The built environment has a unique role to play in social mobility – not only do we construct the buildings, transport systems and environmental networks that allow people to explore opportunities, but the construction industry also has a broad spectrum of roles, disciplines, skills and possibilities for everyone. The UN’s Human Development Index maps the development of countries based on the capability of their population, and much of this development and national policy choices relates to issues that the built environment can address – poverty, inequality, health and human security. Regeneration of existing buildings, places and spaces can keep local identity without simply building new structures, but often this regeneration can price out the original communities that live there.
Equal access to the key components of human development – healthcare, education, commerce, culture, leisure and opportunity – becomes clearer when we look at areas and regions rather than simply individual buildings and projects. Educational spaces have the potential to improve learning outcomes and increase the capabilities of local populations. Technology provides powerful tools to help us check and regulate the distribution of access to places and spaces that stimulate human development.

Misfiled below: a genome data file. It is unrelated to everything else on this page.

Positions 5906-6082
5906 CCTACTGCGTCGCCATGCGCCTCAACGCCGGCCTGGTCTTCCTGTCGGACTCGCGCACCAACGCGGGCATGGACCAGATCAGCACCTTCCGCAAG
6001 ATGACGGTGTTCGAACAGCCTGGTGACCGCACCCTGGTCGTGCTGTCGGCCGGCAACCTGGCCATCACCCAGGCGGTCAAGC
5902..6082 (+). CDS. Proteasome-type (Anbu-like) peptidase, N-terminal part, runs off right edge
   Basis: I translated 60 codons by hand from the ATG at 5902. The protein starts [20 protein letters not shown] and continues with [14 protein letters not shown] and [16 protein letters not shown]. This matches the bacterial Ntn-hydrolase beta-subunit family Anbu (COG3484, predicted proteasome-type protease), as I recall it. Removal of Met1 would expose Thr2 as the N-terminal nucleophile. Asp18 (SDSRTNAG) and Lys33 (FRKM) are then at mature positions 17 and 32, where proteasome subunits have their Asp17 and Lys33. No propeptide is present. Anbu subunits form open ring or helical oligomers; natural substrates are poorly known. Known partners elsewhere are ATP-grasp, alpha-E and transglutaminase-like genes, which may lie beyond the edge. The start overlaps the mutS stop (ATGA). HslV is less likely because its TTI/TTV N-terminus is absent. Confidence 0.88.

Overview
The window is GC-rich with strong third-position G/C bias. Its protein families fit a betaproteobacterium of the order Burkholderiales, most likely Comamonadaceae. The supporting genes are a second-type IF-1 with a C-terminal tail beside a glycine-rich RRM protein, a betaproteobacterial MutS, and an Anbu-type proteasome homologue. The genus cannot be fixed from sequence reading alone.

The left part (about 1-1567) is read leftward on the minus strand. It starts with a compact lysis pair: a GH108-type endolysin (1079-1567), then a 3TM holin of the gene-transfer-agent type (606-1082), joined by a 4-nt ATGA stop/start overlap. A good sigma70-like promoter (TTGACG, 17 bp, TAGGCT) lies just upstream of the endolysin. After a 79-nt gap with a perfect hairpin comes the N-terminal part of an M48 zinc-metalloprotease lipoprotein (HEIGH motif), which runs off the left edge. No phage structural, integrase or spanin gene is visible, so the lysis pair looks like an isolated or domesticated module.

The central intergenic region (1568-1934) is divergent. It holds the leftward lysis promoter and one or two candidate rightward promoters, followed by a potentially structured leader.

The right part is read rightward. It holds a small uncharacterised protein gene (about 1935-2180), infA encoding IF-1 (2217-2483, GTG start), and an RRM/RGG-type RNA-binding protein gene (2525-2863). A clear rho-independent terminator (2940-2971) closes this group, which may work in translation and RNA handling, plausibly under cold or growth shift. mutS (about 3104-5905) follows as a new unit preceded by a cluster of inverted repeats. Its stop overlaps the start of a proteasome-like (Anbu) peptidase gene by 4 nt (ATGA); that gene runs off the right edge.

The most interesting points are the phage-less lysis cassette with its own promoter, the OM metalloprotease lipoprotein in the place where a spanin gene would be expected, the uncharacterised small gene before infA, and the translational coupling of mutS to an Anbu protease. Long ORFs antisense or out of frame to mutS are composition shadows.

Some human development clients include local and national governments, developers, education providers and communities. Roles in human development include Quantity Surveying, Construction Project Management, Building Regulations and Architecture and you’ll find out more about these during your work experience. By completing this module you will start to develop some of the skills needed for these roles and develop a clearer picture of whether this area of construction is right for you.
In this virtual work experience theme you’ll be looking at Positive Learning Environments, Urban Regeneration and Deprivation.
About the instructor
Some New Words and Phrases
Extra Information about Construction and Human Development – optional
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